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Photography Question 
Kraig Henry
BetterPhoto Member Since: 1/2/2007
 

Sports Photography in Low Light


 
  here comes the BOOM!!!
here comes the BOOM!!!
Zoomed in to 300mm
Football Scrimmage; Sigma DG 70-300mm 1:4-5.6 lense 7:00pm; neighborhood field

© Kraig Henry
Nikon D80 Digital ...
 
  Flying Tackle
Flying Tackle
Zoomed in to 300mm
Football Scrimmage; Sigma DG 70-300mm 1:4-5.6 lense 5:00pm; neighborhood field

© Kraig Henry
Nikon D80 Digital ...
 
 
I generally take youth sports pictures. All summer, I've been taking baseball pics and I have had a lot of success with my Nikon D80 and a Sigma DG 70-300mm 1:4-5.6 lens. Now that football is here, I get great pics at Saturday morning practice and scrimmages but evening pratices are an adventure. I understand a little about the lighting conditions (I have set the camera through program mode to take pics inside without the flash at concerts), but I wanted to know is that possible at a sporting event?


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8/30/2007 12:46:10 PM

 
Kraig Henry
BetterPhoto Member Since: 1/2/2007
  If anyone could offer an alternative lens that could be used I would appreciated that as well. Also is it possible to shoot a night game? (7:30pm in Oct or Nov)


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8/30/2007 1:12:22 PM

 
Pete H
BetterPhoto Member Since: 8/9/2005
  Hello Kraig,
Options:
1) Buy some fast glass (expensive)
2) Raise the ISO
3) Get a high-powered flash
I don't mean to sound abrupt, but those are about all you can do. Oh, except for "don't shoot at night" Kidding. ;)
Pete


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8/30/2007 8:27:02 PM

 
John G. Clifford Jr
BetterPhoto Member Since: 8/18/2005
  Also, get out of program mode. Shoot in aperture-priority or shutter-priority. Many sports photographers shoot in shutter-priority because stopping action is more important than depth of field ... but I'd shoot in aperture-priority mode and choose the widest aperture to ensure the highest shutter speed possible.
Raise your ISO to at least 400 if not 800. Your Nikon should take acceptable images at ISO 800 ... they won't be as good as at ISO 100, but would you rather have grainy and sharp or smooth and blurry? ISO, shutter speed, available light ... pick any two.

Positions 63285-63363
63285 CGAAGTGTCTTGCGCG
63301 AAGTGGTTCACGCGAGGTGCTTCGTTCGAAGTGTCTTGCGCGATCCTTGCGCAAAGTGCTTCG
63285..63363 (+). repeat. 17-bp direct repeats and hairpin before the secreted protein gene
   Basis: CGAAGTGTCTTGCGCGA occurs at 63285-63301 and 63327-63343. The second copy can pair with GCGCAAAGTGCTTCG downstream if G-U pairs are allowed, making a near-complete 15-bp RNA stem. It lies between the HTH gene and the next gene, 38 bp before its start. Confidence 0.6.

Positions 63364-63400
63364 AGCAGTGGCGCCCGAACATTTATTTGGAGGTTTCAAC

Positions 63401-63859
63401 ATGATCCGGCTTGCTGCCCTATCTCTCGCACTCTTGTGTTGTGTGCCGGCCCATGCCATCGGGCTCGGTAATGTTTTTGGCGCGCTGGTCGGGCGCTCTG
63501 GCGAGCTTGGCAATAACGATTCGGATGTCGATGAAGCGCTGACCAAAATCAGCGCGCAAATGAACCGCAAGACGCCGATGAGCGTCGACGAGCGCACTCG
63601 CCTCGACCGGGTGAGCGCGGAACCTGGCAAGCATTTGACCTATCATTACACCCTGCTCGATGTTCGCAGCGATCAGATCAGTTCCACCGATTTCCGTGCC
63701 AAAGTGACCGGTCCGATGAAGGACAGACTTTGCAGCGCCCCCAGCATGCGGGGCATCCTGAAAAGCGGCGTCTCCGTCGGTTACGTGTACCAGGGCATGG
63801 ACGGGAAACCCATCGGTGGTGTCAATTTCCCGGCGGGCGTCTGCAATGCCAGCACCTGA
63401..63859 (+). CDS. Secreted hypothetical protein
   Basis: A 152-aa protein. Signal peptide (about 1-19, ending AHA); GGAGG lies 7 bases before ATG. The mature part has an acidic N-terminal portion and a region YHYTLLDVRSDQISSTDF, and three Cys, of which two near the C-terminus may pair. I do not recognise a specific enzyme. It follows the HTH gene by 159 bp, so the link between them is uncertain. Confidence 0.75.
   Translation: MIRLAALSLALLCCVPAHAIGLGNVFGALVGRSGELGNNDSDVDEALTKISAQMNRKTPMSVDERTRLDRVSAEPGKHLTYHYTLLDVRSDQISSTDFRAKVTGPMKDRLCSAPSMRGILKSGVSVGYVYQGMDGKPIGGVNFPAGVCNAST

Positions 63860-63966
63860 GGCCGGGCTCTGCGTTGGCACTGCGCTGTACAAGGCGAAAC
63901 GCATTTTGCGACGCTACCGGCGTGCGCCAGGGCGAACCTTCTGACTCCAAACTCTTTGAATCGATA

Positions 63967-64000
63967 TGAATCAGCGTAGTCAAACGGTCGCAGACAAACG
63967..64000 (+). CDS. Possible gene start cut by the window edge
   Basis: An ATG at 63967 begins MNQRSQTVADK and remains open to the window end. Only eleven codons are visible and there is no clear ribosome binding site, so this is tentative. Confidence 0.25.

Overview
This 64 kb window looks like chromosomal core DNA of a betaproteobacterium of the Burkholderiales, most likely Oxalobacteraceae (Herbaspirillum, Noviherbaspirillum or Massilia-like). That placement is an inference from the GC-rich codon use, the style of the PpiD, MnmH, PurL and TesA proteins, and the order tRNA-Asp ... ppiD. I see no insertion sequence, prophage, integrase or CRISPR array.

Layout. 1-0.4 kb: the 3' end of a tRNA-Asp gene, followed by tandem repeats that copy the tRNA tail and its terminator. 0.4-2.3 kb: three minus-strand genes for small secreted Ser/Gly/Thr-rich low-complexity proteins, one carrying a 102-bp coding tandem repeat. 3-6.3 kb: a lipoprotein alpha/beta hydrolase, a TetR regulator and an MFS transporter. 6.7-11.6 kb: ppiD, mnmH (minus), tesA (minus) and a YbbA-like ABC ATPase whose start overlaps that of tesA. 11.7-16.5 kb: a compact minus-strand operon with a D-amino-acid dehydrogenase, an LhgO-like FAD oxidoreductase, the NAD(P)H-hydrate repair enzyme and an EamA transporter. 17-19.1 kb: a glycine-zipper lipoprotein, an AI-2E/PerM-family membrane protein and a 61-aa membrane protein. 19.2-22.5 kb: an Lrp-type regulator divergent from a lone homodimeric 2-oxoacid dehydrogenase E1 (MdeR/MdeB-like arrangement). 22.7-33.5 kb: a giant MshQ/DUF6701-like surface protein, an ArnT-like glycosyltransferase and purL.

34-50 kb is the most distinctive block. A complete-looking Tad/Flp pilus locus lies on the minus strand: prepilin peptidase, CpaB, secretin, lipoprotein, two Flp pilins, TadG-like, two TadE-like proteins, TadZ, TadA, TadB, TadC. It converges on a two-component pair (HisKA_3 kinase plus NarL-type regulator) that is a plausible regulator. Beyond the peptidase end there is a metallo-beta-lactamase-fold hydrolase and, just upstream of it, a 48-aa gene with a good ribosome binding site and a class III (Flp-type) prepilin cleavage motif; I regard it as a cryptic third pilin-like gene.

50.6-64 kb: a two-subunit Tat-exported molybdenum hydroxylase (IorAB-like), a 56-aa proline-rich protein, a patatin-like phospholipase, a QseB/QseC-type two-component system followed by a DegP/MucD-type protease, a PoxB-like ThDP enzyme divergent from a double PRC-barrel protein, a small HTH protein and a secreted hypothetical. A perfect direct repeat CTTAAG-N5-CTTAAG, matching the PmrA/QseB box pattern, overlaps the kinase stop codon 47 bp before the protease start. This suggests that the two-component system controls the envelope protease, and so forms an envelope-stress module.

Now you know why pro sports photographers have those massive f/2.8 lenses that cost more than many used cars!


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8/30/2007 9:56:41 PM

 
Kraig Henry
BetterPhoto Member Since: 1/2/2007
 
 
  LaSalle College Halftime Show  1
LaSalle College Halftime Show 1
Program Mode:
Nikon D80
White Balance set to flouresent -3
ISO 1600
8:00pm
Stadium Light

© Kraig Henry
Nikon D80 Digital ...
 
  LaSalle College Halftime Show  2
LaSalle College Halftime Show 2
Program Mode:
Nikon D80
White Balance set to flouresent -3
ISO 1600
8:00pm
Stadium Light

© Kraig Henry
Nikon D80 Digital ...
 
 
Pete
I have a SB 800 AF Speedlight is that what you'd consider a high powered flash or is there something else. I see what I can do about the fast glass...

John
Last night my kids played a half time scrimmage at the LaSalle College Football game. The college field had better light than any rec field we'll play on but I've seen better. I set the camera ISO to 1600 and set the white balance to flouresent and the shots weren't to bad. A monopod could have helped. I'll try that (aperture-priority or shutter-priority)


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8/31/2007 6:51:04 AM

 
Kraig Henry
BetterPhoto Member Since: 1/2/2007
  Pete and John Thanks


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8/31/2007 6:54:46 AM

 
Pete H
BetterPhoto Member Since: 8/9/2005
  Kraig,

The SB-800, while a great flash, is really not considered high power in the world of sports photography.

On the other hand, if you are close enough, 30-40 feet and raise your ISO to perhaps 400, you will get some great action shots at night.

Shooting 40 yards across the field with the SB-800? ..well, no; no chance.

ISO 1600 will indeed get the shot, but you can pretty much forget about enlarging it. LOL

John correctly points out why pro sports shooters use fast lenses, but many actually cost a lot more than "most" used cars! LOL
This is what I call "Lens Envy." Heh-Heh
...and I suffer from it too.

Pro stadiums are also lit far better than HS stadiums. Furthermore; if you know where to look, the big name magazines rent high powered strobes from the stadium owners that are mounted permanently in the ceiling of these domes and are fired wirelessly. Sports Illustrated and the like use what I call the "Apollo Moon Mission" philosophy..."Throw enough money at a problem and the problem will disappear." LOL


Pete


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8/31/2007 7:12:13 AM

 
Martin J. Preslar
BetterPhoto Member Since: 7/25/2005
  I haven't shot much in poorly lit football stadiums, but I shoot regularly in poorly lit ice arenas, which are brutal! Most of the suggestions I would give are here already, but here is my formula:

Fast Glass:

I use the Sigma 70-200mm 2.8 APO EX. The DG or Macro version would also do, but the older EX is good for me. And I got it for around $500 on eBay. (Plan on at least $600 now.)

Up the ISO:

I frequently shoot at 1600 or even 3200 for hockey, and even for late afternoon baseball games! As to the comment about "Forget about enlarging" at ISO-1600, 1600 I took this shot with my Canon 20D at 1600: http://www.betterphoto.com/gallery/dynoGallDetail.asp?photoID=3574397&catID=&style=&rowNumber=12&memberID=127318